Clarifications about the new Copyright Directive

On Sept. 12, the European Parliament passed the new Copyright Directive for the European Single Market.

This marks the beginning of the three-party negotiations necessary before the final approval of the Directive, which will be subject to vote soon, at the beginning of 2019. If the final version after these negotiations passes, each EU country shall have a maximum of two years to adapt and enforce the Directive.

  • Which means: If you live anywhere inside the EU, this Directive will have a direct impact on your country’s Copyright Law no later than by 2021.


In this article, we’re going to go through some of the adopted texts, and we’ll try to do it in a simple and objective way. There’s been much debate around the changes done to the original proposal, about how this amended Directive will impact companies, creators, and Internet users in general inside the EU. We would like to add our own perspective to the debate, clarifying some doubts, and battling what we consider to be disinformation.

In this summary, you’ll find all you need to know about the Directive, as a creator, and as an Internet user.


Content filters are not mandatory.


Unlike what’s been reported by many media, this part of the former text of the Directive has been deleted. Instead, there is an amendment that forces online content sharing services to negotiate license agreements with rightsholders, content providers, or collecting management organisations. (p. 57)


This amendment deletes the part of the Directive which enforced implementing measures to protect copyrighted works, such as filters.


“Online content sharing services.” Definition.

It is relevant to highlight the definition of these Services under this Directive, to understand who will be affected by it:

“The definition of an online content sharing service provider under this Directive shall cover information society service providers one of the main purposes of which is to store and give access to the public or to stream significant amounts of copyright protected content uploaded / made available by its users, and that optimise content, and promote for profit making purposes, including amongst others displaying, tagging, curating, sequencing, the uploaded works or other subject-matter, irrespective of the means used therefor, and therefore act in an active way.” (Amendment 143, p. 29-30)

One can interpret that, according to the Directive’s texts, the liability for uploading copyrighted content will lie on the service, and not its users. Online content sharing services (hereafter Services) won’t benefit from liability exemption. (p. 29)

On the other hand, projects such as Wikipedia or other online encyclopedias, for example, would be exempt. So would be free software repositories, storage cloud services for individual users, research projects, etc.


Content withdrawal should be possible, but not indiscriminate.


According to the Directive, there must be good faith from all parties when it comes to withdrawing copyrighted content from online platforms.

This means, first of all, that users should be able to place claims and request the withdrawal of their content. But it also means that there should be a mechanism for those who uploaded it in the first place to answer back, in case the request is unfounded. Content withdrawal can’t be automated or arbitrary, and it shall take into account possible copyright exceptions. (p. 57)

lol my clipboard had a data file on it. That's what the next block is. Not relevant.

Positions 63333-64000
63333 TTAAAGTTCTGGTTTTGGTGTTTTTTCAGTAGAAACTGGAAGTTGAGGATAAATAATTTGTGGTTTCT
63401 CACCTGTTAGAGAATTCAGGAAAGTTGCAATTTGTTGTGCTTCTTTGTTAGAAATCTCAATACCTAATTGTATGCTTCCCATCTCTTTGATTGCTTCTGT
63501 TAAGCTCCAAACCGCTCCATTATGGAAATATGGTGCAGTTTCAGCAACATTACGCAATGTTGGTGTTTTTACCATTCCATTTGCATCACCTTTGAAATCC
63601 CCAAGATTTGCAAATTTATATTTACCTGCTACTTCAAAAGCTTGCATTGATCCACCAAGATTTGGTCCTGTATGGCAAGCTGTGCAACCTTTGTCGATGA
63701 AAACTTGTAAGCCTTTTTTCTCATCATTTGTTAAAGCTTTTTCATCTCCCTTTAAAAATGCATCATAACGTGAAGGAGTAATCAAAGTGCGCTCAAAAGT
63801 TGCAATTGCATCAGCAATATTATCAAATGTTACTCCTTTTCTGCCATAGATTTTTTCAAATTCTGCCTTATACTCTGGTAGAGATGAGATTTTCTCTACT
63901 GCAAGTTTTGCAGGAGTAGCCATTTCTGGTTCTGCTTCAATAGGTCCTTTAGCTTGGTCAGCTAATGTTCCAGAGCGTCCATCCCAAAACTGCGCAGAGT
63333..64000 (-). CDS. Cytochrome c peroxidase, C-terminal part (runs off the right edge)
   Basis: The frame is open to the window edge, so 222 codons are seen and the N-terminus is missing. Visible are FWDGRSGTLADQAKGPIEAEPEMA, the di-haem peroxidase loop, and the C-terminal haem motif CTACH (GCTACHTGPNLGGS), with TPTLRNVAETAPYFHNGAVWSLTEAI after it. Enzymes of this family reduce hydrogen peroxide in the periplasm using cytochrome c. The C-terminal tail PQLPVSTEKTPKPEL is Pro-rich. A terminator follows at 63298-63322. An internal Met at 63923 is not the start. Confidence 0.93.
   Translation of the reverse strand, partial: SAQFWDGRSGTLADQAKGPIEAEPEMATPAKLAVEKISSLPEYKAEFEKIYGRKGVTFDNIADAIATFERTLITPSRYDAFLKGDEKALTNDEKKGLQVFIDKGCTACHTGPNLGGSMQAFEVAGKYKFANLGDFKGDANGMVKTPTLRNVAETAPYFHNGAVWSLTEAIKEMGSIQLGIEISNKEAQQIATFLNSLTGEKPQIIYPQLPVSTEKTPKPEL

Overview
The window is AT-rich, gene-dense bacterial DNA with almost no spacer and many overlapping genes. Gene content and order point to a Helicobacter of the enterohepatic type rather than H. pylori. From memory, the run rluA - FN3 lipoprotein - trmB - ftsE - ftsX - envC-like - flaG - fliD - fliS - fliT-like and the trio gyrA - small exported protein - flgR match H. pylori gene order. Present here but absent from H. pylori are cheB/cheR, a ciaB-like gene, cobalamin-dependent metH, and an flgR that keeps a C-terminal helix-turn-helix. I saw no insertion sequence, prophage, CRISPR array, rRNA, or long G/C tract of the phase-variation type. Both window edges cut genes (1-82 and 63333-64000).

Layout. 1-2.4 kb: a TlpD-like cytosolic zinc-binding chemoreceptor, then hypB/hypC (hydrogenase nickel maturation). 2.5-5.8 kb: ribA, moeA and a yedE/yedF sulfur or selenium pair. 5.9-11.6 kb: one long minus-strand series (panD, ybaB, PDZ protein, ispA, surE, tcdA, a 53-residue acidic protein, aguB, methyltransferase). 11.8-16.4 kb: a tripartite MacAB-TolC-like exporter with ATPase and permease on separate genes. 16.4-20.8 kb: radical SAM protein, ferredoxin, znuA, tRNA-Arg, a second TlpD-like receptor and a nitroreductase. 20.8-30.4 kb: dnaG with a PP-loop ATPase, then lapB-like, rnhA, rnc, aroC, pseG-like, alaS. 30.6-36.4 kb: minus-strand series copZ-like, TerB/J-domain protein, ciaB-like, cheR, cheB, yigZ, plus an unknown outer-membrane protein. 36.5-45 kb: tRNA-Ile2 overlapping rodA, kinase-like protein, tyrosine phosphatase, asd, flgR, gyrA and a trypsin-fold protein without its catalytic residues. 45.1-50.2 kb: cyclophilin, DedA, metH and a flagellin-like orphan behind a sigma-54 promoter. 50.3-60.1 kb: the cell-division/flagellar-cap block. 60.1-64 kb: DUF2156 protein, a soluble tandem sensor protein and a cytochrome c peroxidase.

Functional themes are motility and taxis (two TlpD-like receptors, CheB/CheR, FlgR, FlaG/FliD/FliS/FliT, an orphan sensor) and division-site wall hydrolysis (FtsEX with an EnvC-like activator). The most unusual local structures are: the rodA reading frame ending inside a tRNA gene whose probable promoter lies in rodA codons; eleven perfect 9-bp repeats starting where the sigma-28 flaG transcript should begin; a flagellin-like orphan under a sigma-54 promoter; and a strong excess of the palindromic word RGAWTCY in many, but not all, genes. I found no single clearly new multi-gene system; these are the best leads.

In the text, there’s a direct mention to exceptions and legitimate use of content based on each country’s laws:

“When defining best practices, special account shall be taken of fundamental rights, the use of exceptions and limitations as well as ensuring that the burden on SMEs remains appropriate and that automated blocking of content is avoided.” (p. 58)

A typical copyright exception case would be the right to quote or reference a text in a research essay, for example.


Press and hyperlinks.


There are several instances where the Directive clearly states that hyperlinks will still be allowed as a way to link to news shared by the media. What is going to be limited, though, is the use of the specific content of the news, such as fragments of text or images, without a license.

It will still be allowed to:

  • Copy a few words from the original text, although it’s unclear how many.
  • Share objective data from the news, using different words.
  • Share information as an individual.

Services will have to reach agreements with the media to compensate for any use they might make of their texts and images, and for the benefits generated by this use. Also, a proportional part of those benefits should go to the original authors of the works that are being used. (p. 55)

“[…] This protection does not extend to acts of hyperlinking. The protection shall also not extend to factual information which is reported in journalistic articles from a press publication and will therefore not prevent anyone from reporting such factual information”(p. 25)


Education exceptions.


The Directive features several texts on the use of copyrighted works for educational purposes, which we recommend to read attentively to any professional working in this field.  (p. 7-12) For example, education centres and certain cultural heritage institutions are subject to a liability exception for text and data mining:

“Educational establishments and cultural heritage institutions that conduct scientific research should also be covered by the text and data mining exception, provided that the results of the research do not benefit an undertaking exercising a decisive influence upon such organisations in particular.”